Labor Day = Honor the American Worker Day & Work on your Dwelling Day = Lucky Feng Shui Day
How Labor Day came about; What it means (according to the Department of Labor)
“Labor Day, the first Monday in September, is a creation of the labor movement and is dedicated to the social and economic achievements of American workers. It constitutes a yearly national tribute to the contributions workers have made to the strength, prosperity, and well-being of our country”.
Laws were passed starting in 1887 – first by Oregon, the New York, New Jersey, Massachusetts and Colorado – to make Labor Day a national holiday.
This was good news to me as an adult because during my entire childhood I thought Labor Day was the day before school started that we “labored” and worked to clean up the yard and get the house, especially the garage and basement cleaned up, organized and ready for winter. (This ritual preparation is similar to what they do in China before Chinese New Year to insure good luck in the new year.) It makes sense to prepare for a change of seasons and lifestyle and it is good feng shui. As you know, feng shui is all about creating a supportive environment in which to work and to live. A day or two of preparation to get everything put away or brought out for future use will make your day-to-day living less stressful, more harmonious and lucky.
5th – New Moon, Rosh Hashanah begins
8th – Grandparents’ Day
19th – Harvest Moon – Full Moon Sukkoth
21 – International day of Peace
22nd – Autumnal Equinox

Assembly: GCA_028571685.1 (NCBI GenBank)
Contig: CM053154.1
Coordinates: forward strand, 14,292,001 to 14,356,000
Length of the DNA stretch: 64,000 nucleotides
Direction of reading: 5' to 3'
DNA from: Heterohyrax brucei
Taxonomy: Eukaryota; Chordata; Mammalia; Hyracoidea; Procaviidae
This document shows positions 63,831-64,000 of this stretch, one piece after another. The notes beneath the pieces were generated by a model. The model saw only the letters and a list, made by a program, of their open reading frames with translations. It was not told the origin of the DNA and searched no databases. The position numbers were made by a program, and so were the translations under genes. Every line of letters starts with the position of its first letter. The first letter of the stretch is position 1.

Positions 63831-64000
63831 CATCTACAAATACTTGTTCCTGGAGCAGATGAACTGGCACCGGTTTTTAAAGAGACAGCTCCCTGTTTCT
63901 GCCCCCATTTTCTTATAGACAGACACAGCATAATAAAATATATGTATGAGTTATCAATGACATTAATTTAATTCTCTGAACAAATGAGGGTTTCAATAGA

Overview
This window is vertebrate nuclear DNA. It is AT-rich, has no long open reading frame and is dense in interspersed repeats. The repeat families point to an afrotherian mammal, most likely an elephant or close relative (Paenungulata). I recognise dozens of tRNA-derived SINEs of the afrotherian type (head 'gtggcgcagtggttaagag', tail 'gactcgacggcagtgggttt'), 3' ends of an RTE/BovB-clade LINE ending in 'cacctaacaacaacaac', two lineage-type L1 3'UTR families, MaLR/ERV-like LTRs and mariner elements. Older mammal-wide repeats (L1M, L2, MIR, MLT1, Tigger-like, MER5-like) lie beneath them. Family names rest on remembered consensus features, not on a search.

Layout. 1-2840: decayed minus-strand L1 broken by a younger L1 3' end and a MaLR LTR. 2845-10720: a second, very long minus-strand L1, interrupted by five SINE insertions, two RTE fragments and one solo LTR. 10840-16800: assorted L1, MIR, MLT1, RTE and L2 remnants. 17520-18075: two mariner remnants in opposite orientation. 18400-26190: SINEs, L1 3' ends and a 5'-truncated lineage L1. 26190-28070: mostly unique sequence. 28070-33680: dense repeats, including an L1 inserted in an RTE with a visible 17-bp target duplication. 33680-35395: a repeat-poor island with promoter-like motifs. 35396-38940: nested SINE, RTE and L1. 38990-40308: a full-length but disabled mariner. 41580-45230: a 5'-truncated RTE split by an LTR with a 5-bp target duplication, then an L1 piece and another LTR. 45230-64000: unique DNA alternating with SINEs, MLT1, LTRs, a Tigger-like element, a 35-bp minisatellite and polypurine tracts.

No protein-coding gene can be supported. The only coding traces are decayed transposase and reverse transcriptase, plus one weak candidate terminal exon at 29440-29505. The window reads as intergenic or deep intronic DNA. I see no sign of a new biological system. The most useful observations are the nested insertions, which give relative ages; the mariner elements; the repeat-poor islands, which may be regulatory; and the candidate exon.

27th – American Indian Day
4th – New Moon
8th – Draconids Meteors
14th – Columbus Day
18th – Lunar Eclipse – Full Moon
21st – Mercury goes retrograde until November 10th
31st – Halloween
3rd – Solar Eclipse – New Moon & Daylight Savings Time ends
10th – Taurids Meteors & Mercury retrograde ends – carry on
17th – Full Moon
Tips for Labor Day travel
Organize your car
- Take water – room temperature water still quenches thirst but don’t leave it in the car in the sun
- Take CD’s to keep you awake or calm you down or inform you (educational)
- If you take snacks you want to eat in the car, add an absorbent lap cloth or a roll of paper towels.
- Take multitasking items for passengers who get bored in construction zones.
Every time you leave the car take any accumulated garbage with you.
Drive carefully, be alert and drive with the compassion of Buddha.
- If someone cuts you off, empathize with their need to get somewhere in a hurry
- Recall a time when you needed some extra consideration and you got it from another driver.
- Be aware of how vulnerable cyclists and highway workers are on the road and be extra cautious.
- Visualize the big picture – will it really matter in a day or even two hours from now, if you are a few minutes late compared to if you or someone got injured or in a serious accident?
- Open your mind to the experience of driving without distractions – no phone, no texting, no intense conversations with passengers.
- Make yourself unavailable to outside influences and use this time to decompress, distress from what you were doing by giving your whole attention to driving your vehicle. You will arrive at your destination with new insights for solving the problem or, at the very least, more focused and relaxed – depending on traffic.
- Enjoy the journey – half the fun is getting there, right?
Before you leave home, visualize that you have a safe trip.
Put a crystal or symbolic object in the helpful people /safe travel areas of your home (this is the bottom right corner on the floor plan of your house.)
Choose your hotel room carefully
- Check out the room before you take your luggage there.
- Is it in a noisy area with ice makers transformers, air conditioners and elevators?
- Can you avoid having a mirror at the foot of the bed?
- Air out the room – check for drafts and where the air conditioner vent is located.
- Is the bed in a commanding position or your. Best direction? If you are staying there for a long time it would be more important.
Feng Shui to Go
They’re back in Milwaukee this weekend riding their “moving homes” and they come from all over the world. They customize their bikes with flags, cup holders and accessories to make them feel at home
Photos taken at the Harley 100 celebration 10 years ago.